HVC Hypervisor Call attempts to access EL2
SMC Secure Monitor Call attempts to access EL3
HLT Halting software breakpoint Instruction
BRK software breakpoint instruction

Exception handling in ARMv8

In ARMv8, a new exception model has been introduced which defines the concept of exception levels. When an exception occurs, the processor branches to an exception vector table and runs the corresponding handler. In ARMv8, each exception level has its own exception vector table.

Offset from VBAR_EL1 Exception type Exception set level
+0x000 Synchronous Current EL with SP0
+0x080 IRQ/vIRQ
+0x100 FIQ/vFIQ
+0x180 SError/vSError
+0x200 Synchronous Current EL with SPx
+0x280 IRQ/vIRQ
+0x300 FIQ/vFIQ
+0x380 SError/vSError
+0x400 Synchronous Lower EL using ARM64
+0x480 IRQ/vIRQ
+0x500 FIQ/vFIQ
+0x580 SError/vSError
+0x600 Synchronous Lower EL with ARM32
+0x680 IRQ/vIRQ
+0x700 FIQ/vFIQ
+0x780 SError/vSError

Example on Linux Kernel el1_sync

el1_sync:
 kernel_entry 1
 mrs	x1, esr_el1			// read the syndrome register
 lsr	x24, x1, #ESR_ELx_EC_SHIFT	// exception class
 cmp	x24, #ESR_ELx_EC_DABT_CUR	// data abort in EL1
 b.eq	el1_da
 cmp	x24, #ESR_ELx_EC_IABT_CUR	// instruction abort in EL1
 b.eq	el1_ia
 cmp	x24, #ESR_ELx_EC_SYS64		// configurable trap
 b.eq	el1_undef
 cmp	x24, #ESR_ELx_EC_SP_ALIGN	// stack alignment exception
 b.eq	el1_sp_pc
 cmp	x24, #ESR_ELx_EC_PC_ALIGN	// pc alignment exception
 b.eq	el1_sp_pc
 cmp	x24, #ESR_ELx_EC_UNKNOWN	// unknown exception in EL1
 b.eq	el1_undef
 cmp	x24, #ESR_ELx_EC_BREAKPT_CUR	// debug exception in EL1
 b.ge	el1_dbg
 b	el1_inv

AArch64 Instructions

Data first loaded into registers, modified, and then stored back in memory or simply discarded once it’s no longer required.

[instr] [cond] [dest]  [src] [operand]

Basic instructions

add - arithmetic instrictions

add w2,w1,#3; w2 = w1 + 3 

mov - copies one register to another or load a value to a register

mov x0, x1; copies x1 into x0
mov x0, #5; move 5 to x0 register

str/ldr - store and load register

str x0, [x1]; stores X0 to memory addressed pointed by x1.  
ldr x0, [x1]; loads from memory addressed pointed by x1 to X0

stp/ldp - store and load pair of register

stp x1, x2, [sp];store x1 at sp and x2 at sp+8
ldp x29, x30, [sp]; load x29 and x30 from stack  

bl/blr - Branch link to register, jumps to a subroutine and stores the return address to x30 link register

blr x0; calls the subroutine at the address stored in x0

b/br - Branch to a register jumps to an address.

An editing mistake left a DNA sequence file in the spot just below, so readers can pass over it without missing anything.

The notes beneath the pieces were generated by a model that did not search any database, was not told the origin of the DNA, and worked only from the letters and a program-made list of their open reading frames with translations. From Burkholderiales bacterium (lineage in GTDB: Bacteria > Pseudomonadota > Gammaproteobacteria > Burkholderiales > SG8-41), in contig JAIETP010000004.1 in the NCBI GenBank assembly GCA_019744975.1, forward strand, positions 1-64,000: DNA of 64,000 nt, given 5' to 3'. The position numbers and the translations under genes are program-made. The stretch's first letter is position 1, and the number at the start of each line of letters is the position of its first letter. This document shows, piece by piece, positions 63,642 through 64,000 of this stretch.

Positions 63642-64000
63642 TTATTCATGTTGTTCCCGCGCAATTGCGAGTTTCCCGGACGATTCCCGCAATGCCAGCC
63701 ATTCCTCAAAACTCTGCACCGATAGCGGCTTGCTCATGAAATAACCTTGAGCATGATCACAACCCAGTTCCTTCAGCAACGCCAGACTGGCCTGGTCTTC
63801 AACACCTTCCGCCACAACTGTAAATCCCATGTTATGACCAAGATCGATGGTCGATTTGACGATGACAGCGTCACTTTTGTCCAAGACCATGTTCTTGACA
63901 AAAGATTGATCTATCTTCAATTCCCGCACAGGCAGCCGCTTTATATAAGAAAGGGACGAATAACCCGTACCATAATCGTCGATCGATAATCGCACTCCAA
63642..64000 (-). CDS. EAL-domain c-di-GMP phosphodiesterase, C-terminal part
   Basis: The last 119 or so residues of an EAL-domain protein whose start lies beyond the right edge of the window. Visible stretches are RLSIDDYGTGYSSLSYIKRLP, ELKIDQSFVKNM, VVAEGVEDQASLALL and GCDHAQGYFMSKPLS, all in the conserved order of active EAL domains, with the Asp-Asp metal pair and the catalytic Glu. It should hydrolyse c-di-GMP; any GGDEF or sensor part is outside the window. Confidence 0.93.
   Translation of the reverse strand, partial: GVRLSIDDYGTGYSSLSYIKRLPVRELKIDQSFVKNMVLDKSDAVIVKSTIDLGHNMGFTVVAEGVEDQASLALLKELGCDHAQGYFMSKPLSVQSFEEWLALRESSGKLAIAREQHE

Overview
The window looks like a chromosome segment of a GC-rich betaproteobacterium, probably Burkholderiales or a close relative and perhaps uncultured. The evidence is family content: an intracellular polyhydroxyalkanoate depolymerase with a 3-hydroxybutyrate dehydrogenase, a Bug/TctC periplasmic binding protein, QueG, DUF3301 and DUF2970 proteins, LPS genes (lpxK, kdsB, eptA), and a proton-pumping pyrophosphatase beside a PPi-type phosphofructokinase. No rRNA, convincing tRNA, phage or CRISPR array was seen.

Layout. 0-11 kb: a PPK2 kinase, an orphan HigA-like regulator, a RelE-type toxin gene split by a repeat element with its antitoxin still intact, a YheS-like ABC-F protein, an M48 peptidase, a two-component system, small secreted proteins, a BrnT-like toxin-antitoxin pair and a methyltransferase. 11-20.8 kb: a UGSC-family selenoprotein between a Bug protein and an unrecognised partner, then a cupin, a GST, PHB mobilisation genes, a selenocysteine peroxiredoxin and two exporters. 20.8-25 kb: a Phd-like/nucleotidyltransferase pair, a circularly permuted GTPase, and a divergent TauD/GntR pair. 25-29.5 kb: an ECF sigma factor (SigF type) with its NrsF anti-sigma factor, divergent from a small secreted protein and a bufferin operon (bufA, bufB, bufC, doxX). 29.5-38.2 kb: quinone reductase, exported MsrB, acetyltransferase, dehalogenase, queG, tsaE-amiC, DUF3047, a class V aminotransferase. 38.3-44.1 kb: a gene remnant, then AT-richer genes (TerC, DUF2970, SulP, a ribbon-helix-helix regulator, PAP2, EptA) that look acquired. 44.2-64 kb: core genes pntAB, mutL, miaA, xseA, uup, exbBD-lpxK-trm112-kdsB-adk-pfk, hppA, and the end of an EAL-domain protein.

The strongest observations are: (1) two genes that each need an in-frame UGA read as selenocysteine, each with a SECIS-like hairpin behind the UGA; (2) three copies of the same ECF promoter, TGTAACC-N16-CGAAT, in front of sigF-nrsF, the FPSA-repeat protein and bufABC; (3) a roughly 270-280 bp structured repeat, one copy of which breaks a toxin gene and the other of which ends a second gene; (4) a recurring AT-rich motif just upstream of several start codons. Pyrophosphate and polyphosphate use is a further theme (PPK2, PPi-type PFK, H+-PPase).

br x0;  jump to the address stored in x0

ret - it looks for the return address in the x30 register and jumps there.

ret

No load/store multiple instructions.

Conditional select

CSEL x2, x4, x5 ;cond implements x2 = if cond then x4 else x5
You can define CMOV x1, x2 with new condition  CSEL x1, x2, x1, cond	

No direct access to CPSR register but with System instruction MRS,MSR

AArch64 system configuration is controlled through system registers

TTBR0_EL1 – can be accessed from EL1, EL2 and EL3
TTBR0_EL2 – can be accessed from EL2 and EL3

Accessed using MSR and MRS instructions

MSR - Move System register to general-purpose register

MRS - Move general-purpose register to System register

Example

MRS x0, TTBR0_EL1 ; Move TTBR0_EL1 into x0
MSR TTBR0_EL1, x0 ; Move x0 into TTBR0_EL1

You can find more instructions on the following PDF

ARMv8 A64 Quick Reference

AArch64 MMU

The AArch64 MMU is used to convert from virtual address to physical address and setting the memory attributes, such as access permissions that include read and write permissions for different privilege levels, memory type, and cache policies.

AArch64 Linux uses either 3 levels or 4 levels of translation table with the 4KB page configuration, allowing 39-bit (512GB) or 48-bit (256TB) virtual addresses, respectively, for both user and kernel. With 64KB pages, only 2 levels of translation tables, allowing 42-bit (4TB) virtual address, are used but the memory layout is the same. User addresses have bits 63:48 set to 0 while the kernel addresses have the same bits set to 1. Upper 8 bits of the address can be configured for Tagged Pointers.

Further separate TTBR register for user and kernel TTBRx selection is given by bit 63 of the virtual address.

Translation Lookaside Buffer (TLB)

A translation lookaside buffer (TLB) is a memory cache that is used to reduce the time taken to access a user memory location. It is a part of the chip’s memory-management unit (MMU). The TLB stores the recent translations of virtual memory to physical memory and can be called an address-translation cache.